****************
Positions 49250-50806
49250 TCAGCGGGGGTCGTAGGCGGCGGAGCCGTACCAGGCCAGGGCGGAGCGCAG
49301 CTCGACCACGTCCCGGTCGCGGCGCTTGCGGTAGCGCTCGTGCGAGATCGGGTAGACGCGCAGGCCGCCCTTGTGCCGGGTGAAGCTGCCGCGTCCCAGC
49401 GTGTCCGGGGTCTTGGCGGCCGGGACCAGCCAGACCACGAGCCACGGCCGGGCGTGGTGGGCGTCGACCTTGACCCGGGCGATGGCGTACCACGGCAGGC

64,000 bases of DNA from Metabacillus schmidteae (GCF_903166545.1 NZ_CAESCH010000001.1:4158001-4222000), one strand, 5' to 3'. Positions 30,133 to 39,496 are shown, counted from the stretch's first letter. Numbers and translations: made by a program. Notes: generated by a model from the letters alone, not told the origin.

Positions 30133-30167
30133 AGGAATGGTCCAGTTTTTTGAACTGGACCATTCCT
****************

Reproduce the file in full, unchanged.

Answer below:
Positions 49250-50806
49250 TCAGCGGGGGTCGTAGGCGGCGGAGCCGTACCAGGCCAGGGCGGAGCGCAG
49301 CTCGACCACGTCCCGGTCGCGGCGCTTGCGGTAGCGCTCGTGCGAGATCGGGTAGACGCGCAGGCCGCCCTTGTGCCGGGTGAAGCTGCCGCGTCCCAGC
49401 GTGTCCGGGGTCTTGGCGGCCGGGACCAGCCAGACCACGAGCCACGGCCGGGCGTGGTGGGCGTCGACCTTGACCCGGGCGATGGCGTACCACGGCAGGC

64,000 bases of DNA from Metabacillus schmidteae (GCF_903166545.1 NZ_CAESCH010000001.1:4158001-4222000), one strand, 5' to 3'. Positions 30,133 to 39,496 are shown, counted from the stretch's first letter. Numbers and translations: made by a program. Notes: generated by a model from the letters alone, not told the origin.

Positions 30133-30167
30133 AGGAATGGTCCAGTTTTTTGAACTGGACCATTCCT